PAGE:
Your belief of what pff means by slot and what read going on on the field conduct each other.


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  10. Fencer

    Fencer Rookie

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    If a guy lines up in a WR's position and runs a WR's route, he's acting as a WR.

    If Gronk or AHern are covered by different players than would cover WRs in the same positions, there are two obvious explanations:


    • They have different physiques, so different guys are suited to cover them than are suited to cover little(r) WRs.
    • They MIGHT line up in a more classic TE and/or blocking role, so the guys who cover them have to be the ones you'd also want on the field against a different offensive formation.
    Those explanations might be reasons for saying "The whole point is that the guys are REALLY TEs", but they are not good reasons for denying that the guys are ACTING as WRs.

    Where I find this all interesting is not so much in terms of position semantics, but rather in questions like "Which of our receivers -- TEs or WRs as the case may be -- can we productively send to which parts of the field?"
  11. AndyJohnson

    AndyJohnson PatsFans.com Veteran PatsFans.com Supporter

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    Agreed, and Hernandez does not do that very often.

    But that makes no sense.
    If Hernandez goes out with an injury, Fells or Hooman come in. If Welker goes out with an injury a WR comes in.
    Hernandez doesn't play Welkers role, Welker doesn't play Hernandez role.
    Every player who lines up behind the los between the T and WR is in the slot, and qualifies as 'the same' in those numbers.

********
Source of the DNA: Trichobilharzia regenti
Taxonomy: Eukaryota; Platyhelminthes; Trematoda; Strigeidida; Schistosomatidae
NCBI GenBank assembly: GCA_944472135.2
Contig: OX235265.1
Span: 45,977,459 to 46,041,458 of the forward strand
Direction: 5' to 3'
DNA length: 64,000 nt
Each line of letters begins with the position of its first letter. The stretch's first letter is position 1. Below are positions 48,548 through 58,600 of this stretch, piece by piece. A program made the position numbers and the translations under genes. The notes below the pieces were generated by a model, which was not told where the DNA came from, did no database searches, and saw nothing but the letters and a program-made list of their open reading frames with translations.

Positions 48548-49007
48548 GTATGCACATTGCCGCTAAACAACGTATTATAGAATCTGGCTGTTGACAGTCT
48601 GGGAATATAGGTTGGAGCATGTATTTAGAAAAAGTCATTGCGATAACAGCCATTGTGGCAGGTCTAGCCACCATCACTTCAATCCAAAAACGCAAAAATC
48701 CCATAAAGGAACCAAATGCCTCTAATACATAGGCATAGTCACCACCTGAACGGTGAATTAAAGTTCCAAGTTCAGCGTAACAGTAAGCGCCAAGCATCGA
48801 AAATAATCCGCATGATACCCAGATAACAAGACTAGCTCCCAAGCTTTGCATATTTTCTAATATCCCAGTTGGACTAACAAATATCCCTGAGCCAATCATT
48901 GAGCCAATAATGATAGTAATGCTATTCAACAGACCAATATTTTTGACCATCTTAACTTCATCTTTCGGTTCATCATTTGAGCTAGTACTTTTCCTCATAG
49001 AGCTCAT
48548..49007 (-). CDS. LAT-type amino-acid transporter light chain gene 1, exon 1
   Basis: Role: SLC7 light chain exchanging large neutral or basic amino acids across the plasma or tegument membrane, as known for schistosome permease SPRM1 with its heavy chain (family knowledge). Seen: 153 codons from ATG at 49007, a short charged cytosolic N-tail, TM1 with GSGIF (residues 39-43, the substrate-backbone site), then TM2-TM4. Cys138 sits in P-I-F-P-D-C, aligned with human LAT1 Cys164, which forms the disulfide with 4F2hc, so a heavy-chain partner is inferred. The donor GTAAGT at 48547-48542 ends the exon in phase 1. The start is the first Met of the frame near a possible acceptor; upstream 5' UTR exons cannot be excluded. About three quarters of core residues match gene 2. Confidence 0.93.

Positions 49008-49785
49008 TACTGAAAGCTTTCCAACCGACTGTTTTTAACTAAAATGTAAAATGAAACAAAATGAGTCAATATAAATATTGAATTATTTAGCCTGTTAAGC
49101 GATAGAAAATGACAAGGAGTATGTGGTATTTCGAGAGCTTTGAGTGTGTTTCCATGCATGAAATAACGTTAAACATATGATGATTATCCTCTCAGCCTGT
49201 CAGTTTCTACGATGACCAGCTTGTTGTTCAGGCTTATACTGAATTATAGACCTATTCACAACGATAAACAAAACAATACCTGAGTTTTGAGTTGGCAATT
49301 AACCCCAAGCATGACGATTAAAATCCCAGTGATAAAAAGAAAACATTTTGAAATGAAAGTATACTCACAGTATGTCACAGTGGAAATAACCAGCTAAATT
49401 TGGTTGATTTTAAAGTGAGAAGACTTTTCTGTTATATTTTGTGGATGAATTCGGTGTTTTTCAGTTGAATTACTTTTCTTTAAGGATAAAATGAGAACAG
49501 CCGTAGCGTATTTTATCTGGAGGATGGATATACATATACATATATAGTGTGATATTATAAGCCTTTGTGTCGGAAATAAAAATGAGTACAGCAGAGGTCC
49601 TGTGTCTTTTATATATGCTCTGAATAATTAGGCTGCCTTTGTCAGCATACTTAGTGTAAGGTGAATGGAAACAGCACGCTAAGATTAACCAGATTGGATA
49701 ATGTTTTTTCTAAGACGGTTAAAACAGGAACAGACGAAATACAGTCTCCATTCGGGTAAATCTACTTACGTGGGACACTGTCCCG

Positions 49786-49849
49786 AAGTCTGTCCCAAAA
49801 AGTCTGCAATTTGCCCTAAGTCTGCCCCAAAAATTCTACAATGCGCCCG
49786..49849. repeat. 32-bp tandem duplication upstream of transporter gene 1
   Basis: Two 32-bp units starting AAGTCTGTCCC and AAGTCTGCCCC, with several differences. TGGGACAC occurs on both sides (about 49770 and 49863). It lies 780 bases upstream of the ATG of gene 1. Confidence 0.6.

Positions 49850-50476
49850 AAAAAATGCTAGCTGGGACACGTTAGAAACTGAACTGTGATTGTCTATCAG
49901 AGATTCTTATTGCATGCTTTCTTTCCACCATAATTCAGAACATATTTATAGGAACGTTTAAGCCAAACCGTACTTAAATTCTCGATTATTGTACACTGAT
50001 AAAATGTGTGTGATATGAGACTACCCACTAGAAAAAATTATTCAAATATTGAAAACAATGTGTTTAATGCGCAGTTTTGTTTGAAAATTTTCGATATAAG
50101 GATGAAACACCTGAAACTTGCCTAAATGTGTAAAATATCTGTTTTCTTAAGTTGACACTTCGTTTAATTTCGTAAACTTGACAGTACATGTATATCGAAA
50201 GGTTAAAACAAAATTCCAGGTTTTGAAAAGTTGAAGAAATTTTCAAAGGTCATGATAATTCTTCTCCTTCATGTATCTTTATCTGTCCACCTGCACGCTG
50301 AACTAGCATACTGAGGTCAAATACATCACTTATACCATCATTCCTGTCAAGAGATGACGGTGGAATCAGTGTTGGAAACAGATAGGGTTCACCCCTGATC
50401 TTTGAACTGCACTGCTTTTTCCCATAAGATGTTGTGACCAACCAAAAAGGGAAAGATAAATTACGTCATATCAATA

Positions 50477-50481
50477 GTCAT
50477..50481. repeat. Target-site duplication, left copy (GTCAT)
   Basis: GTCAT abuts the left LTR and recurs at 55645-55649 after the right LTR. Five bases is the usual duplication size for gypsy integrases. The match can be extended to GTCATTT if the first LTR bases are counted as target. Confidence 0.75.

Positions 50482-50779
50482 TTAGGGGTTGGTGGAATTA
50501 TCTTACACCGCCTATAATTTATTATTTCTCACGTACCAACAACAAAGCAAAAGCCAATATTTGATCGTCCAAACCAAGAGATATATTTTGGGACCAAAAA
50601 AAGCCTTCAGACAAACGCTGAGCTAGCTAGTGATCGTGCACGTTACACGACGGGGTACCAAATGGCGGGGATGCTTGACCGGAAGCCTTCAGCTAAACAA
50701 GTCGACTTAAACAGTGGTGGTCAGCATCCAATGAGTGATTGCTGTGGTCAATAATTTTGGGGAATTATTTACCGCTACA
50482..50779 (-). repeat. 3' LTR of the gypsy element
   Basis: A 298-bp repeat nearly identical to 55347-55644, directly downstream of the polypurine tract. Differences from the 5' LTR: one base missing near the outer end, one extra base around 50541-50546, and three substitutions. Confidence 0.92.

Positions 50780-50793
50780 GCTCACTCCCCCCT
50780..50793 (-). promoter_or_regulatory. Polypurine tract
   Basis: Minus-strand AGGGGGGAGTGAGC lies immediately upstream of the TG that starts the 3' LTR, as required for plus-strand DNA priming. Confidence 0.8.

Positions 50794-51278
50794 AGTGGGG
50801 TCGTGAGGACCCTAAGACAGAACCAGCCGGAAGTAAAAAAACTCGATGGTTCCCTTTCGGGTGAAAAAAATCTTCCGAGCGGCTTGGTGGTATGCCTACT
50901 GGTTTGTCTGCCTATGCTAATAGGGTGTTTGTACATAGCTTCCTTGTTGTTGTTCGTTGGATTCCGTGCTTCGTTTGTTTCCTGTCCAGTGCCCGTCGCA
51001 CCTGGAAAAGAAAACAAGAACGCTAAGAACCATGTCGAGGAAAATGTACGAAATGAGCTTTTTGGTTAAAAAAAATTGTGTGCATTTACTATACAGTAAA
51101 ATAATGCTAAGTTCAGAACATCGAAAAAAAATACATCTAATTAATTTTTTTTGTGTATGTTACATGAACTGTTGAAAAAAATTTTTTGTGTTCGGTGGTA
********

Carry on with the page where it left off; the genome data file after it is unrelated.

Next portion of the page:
A TE who lines up in the TE area but back a step because there is a split end on the other side isnt a WR while the TE who is on the LOS because the flanker is on his side, is a TE.
    Almost all of the formations in question have WR and TE on each side of the field. Which one is on the LOS and which one a couple of steps back is meaningless to what their real position is. Often the reason is that we send men in motion on almost every play to determine coverage and it is usually an inside receiver, so which alignment is used depends on you want to be the motion guy, for various reasons.




    Those numbers give us zero insight into that question.
  12. everlong

    everlong Rookie

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    #12 Jersey

    The Patriots offense is based on concepts and personnel groupings. To say that that Welker and Hernandez being lined up in the same spot is always the same or always different isn't correct. There's going to be some overlap. The value of Hernandez is that he can be plugged into many of the groupings/concepts so that Patriots don't have to substitute and therefore can take advantage of what personnel the defense puts on the field. If Welker and Edelman were both out they could move Hernandez to the slot as a pure receiver and use Gronk and one of the other TEs in those roles. Hernandez is less likely to replace Gronk simply because he isn't half the blocker he is.
  13. Kenneth Sims

    Kenneth Sims Rookie

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    It would be interesting to see the percentages broken down by whether the Patriots had their running back in the backfield rather than lined up wide. It would also be interesting to see on what percentage of plays Welker is lined up outside.

    One of my concerns with this offense is that while Welker and Hernandez have different skillsets, they both are most effective running inside routes. But, since you don't want too many inside routes being run on any one play to prevent a traffic jam, you end up using either Welker of Hernandez to run outside routes which they are much less effective doing.

    I've come to the conclusion that this is why the Pats run so many empty sets. The runnng back out wide draws a defender out there allowing more room for Welker, Hernandez and Gronk to run the inside stuff.